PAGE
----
Re: [mpls] [secdir] Secdir last call review of draft-ietf-mpls-lsp-ping-lag-multipath-05

Mach Chen <mach.chen@huawei.com> Thu, 14 February 2019 03:02 UTC

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From: Mach Chen <mach.chen@huawei.com>
To: Benjamin Kaduk <kaduk@mit.edu>
CC: Linda Dunbar <linda.dunbar@huawei.com>, "secdir@ietf.org" <secdir@ietf.org>, "mpls@ietf.org" <mpls@ietf.org>, "draft-ietf-mpls-lsp-ping-lag-multipath.all@ietf.org" <draft-ietf-mpls-lsp-ping-lag-multipath.all@ietf.org>, "ietf@ietf.org" <ietf@ietf.org>
Thread-Topic: [secdir] Secdir last call review of draft-ietf-mpls-lsp-ping-lag-multipath-05
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Date: Thu, 14 Feb 2019 03:02:07 +0000
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Subject: Re: [mpls] [secdir] Secdir last call review of draft-ietf-mpls-lsp-ping-lag-multipath-05
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Hi Benjamin,

Sorry for the delayed response!

Please see my response inline...

> -----Original Message-----
> From: Benjamin Kaduk [mailto:kaduk@mit.edu]
> Sent: Sunday, January 27, 2019 5:17 AM
> To: Mach Chen <mach.chen@huawei.com>;
> Cc: Linda Dunbar <linda.dunbar@huawei.com>;; secdir@ietf.org;
> mpls@ietf.org; draft-ietf-mpls-lsp-ping-lag-multipath.all@ietf.org;
> ietf@ietf.org
> Subject: Re: [secdir] Secdir last call review of draft-ietf-mpls-lsp-ping-lag-
> multipath-05
> 
> On Fri, Dec 14, 2018 at 02:11:21AM +0000, Mach Chen wrote:
> > Hi Linda,
> >
> > Thanks for the review!
> >
> > Some responses inline...
> >
> > > -----Original Message-----
> > > From: ietf [mailto:ietf-bounces@ietf.org] On Behalf Of Linda Dunbar
> > > Sent: Wednesday, December 12, 2018 4:24 AM
> > > To: secdir@ietf.org
> > > Cc: mpls@ietf.org;
> > > draft-ietf-mpls-lsp-ping-lag-multipath.all@ietf.org;
> > > ietf@ietf.org
> > > Subject: Secdir last call review of
> > > draft-ietf-mpls-lsp-ping-lag-multipath-05
> > >
> > > Reviewer: Linda Dunbar
> > > Review result: Ready
> > >
> > > I have reviewed this document as part of the security directorate's
> > > ongoing effort to review all IETF documents being processed by the
> > > IESG.  These comments were written primarily for the benefit of the
> > > security area directors.  Document editors and WG chairs should
> > > treat these comments just like any other last call comments.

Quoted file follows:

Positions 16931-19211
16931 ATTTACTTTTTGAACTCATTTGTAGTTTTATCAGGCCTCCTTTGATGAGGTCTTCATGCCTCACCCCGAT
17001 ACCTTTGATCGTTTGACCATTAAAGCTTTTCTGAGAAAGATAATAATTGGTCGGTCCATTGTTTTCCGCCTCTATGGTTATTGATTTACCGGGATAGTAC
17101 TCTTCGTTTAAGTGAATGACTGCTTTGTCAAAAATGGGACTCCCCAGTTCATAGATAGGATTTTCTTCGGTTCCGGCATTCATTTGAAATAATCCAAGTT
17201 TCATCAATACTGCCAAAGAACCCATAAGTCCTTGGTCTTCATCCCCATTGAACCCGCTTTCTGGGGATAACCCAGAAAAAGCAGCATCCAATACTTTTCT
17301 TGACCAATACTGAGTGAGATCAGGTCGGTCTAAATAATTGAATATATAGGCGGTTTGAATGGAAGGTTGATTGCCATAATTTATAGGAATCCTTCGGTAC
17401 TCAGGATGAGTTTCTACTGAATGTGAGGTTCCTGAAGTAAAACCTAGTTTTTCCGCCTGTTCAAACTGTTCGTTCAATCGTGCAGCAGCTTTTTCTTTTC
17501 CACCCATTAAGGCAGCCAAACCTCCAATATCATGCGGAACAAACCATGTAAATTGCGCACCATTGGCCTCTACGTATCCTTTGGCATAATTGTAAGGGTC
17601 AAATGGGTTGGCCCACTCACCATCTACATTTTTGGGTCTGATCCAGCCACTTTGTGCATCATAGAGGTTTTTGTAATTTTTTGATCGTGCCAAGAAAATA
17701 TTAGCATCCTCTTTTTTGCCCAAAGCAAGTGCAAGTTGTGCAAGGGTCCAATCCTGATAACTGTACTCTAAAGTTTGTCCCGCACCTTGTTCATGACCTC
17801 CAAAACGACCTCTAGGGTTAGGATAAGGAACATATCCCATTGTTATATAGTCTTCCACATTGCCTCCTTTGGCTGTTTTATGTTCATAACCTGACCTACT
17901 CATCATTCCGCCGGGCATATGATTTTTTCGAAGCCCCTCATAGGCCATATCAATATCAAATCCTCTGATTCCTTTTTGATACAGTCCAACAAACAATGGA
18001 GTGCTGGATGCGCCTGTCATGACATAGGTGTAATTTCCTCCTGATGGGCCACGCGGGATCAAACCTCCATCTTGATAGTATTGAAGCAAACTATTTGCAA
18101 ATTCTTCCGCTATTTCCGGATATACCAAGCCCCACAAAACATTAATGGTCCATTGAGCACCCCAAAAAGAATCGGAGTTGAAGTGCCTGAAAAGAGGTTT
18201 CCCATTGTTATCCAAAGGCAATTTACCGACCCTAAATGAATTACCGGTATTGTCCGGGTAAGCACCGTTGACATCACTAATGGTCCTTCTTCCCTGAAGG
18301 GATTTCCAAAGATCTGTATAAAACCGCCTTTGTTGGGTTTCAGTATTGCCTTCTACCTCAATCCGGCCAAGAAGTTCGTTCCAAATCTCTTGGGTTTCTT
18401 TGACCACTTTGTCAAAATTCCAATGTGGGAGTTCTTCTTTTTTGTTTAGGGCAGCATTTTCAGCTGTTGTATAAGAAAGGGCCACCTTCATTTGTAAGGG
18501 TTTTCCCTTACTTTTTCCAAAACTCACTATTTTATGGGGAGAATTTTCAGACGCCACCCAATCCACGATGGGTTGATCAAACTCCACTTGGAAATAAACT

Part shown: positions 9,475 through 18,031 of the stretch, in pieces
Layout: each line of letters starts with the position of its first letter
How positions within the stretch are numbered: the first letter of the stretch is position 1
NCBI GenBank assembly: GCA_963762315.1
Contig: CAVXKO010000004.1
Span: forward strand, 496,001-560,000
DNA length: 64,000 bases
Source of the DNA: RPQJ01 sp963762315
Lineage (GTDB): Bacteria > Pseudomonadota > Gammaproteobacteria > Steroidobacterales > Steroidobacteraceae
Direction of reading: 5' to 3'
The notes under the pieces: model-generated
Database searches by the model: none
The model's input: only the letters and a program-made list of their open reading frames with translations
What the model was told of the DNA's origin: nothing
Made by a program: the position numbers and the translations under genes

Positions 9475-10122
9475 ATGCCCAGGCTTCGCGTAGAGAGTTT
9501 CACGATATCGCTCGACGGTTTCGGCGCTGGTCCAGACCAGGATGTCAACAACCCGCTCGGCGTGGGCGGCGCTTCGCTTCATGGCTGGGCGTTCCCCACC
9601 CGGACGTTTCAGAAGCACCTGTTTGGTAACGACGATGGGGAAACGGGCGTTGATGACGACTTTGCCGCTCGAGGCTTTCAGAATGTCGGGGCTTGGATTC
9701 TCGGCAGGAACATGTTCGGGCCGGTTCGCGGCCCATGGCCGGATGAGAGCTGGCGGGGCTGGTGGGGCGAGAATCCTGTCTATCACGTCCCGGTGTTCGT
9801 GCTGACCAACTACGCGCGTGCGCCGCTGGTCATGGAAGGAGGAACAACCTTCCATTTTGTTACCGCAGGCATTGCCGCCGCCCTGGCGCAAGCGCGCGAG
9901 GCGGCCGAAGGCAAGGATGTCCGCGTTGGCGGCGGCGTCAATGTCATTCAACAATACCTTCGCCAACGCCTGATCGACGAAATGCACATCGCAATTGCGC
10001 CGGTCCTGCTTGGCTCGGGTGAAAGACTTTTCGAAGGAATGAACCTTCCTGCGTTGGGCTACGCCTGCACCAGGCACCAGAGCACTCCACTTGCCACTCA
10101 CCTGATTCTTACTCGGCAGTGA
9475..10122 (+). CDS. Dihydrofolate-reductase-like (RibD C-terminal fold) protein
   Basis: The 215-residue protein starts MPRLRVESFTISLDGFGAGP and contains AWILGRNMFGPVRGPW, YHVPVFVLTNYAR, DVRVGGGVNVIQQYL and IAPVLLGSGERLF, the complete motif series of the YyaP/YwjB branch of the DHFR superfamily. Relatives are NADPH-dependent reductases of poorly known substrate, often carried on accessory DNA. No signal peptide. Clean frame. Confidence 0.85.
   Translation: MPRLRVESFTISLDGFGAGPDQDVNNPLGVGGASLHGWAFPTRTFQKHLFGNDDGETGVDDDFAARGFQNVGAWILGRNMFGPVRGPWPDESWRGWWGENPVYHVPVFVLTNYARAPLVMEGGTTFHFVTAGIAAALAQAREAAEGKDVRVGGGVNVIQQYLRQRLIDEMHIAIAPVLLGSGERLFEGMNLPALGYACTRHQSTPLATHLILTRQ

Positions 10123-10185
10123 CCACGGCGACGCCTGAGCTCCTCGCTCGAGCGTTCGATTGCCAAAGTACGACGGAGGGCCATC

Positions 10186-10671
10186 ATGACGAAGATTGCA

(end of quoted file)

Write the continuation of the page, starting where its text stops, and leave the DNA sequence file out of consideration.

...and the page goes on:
> > >
> > > The summary of the review is Ready with comment
> > >
> > > The described mechanism for LSP Multipath Ping is very clear. The
> > > Security Consideration re-uses the description of RFC8029, which is
> > > very comprehensive.
> > > It would be better if the draft describes how to prevent
> > > intermediate LSRs in between the Initiating LSR and Responding LSR
> > > from mis-using the detailed link information (e.g. forwarding to
> somewhere else).
> >
> > The Echo Request and Reply messages are directly exchanged between the
> Initiating LSR and the Responding LSR, those intermediate LSRs just forward
> the messages as normal packets, they will not see the detailed link
> information unless if they inspect and do DPI on every packet forwarded by
> them.
> >
> > The detailed link information is supplied to the Initiating LSR for using, the
> intermediate LSRs will not try to use it even if they received the information,
> because there is no corresponding Echo Request to the received Echo Reply.
> 
> The intermediate LSRs still will have access to the plaintext information, even
> if in normal operation they do not need to act upon that information.
> Generally in this sort of situation we will either explicitly state that the
> intermediate nodes must be trusted to not abuse the information in
> question, or provide some mechanism for end-to-end confidentiality
> protection.

"Intermediate nodes must be trusted to not abuse the information" is normally assumed. For the intermediate nodes, there is no different between the Echo Reply messages and any other data traffic, control messages. They just forward the Echo Reply messages as normal packets.  I am not sure it needs to explicitly state this.  Do you suggest to add such a statement in the security consideration section?

> 
> Also (noting that I only skimmed the document so this may not make sense),
> the security considerations seem to suggest using an IP ACL for determining
> which messages are trusted; IP ACLs are generally not recommended in favor
> of cryptographic mechanisms at this point.

IP ACLs was introduced in RFC 8029 and is reused in this document, it's just one of the security mechanisms. This document is an extension to  RFC 8029, as stated in this document, all security considerations defined in RFC 8029 apply to this document. Do you have any specific suggestion to the current security consideration?

Best regards,
Mach
> 
> -Benjamin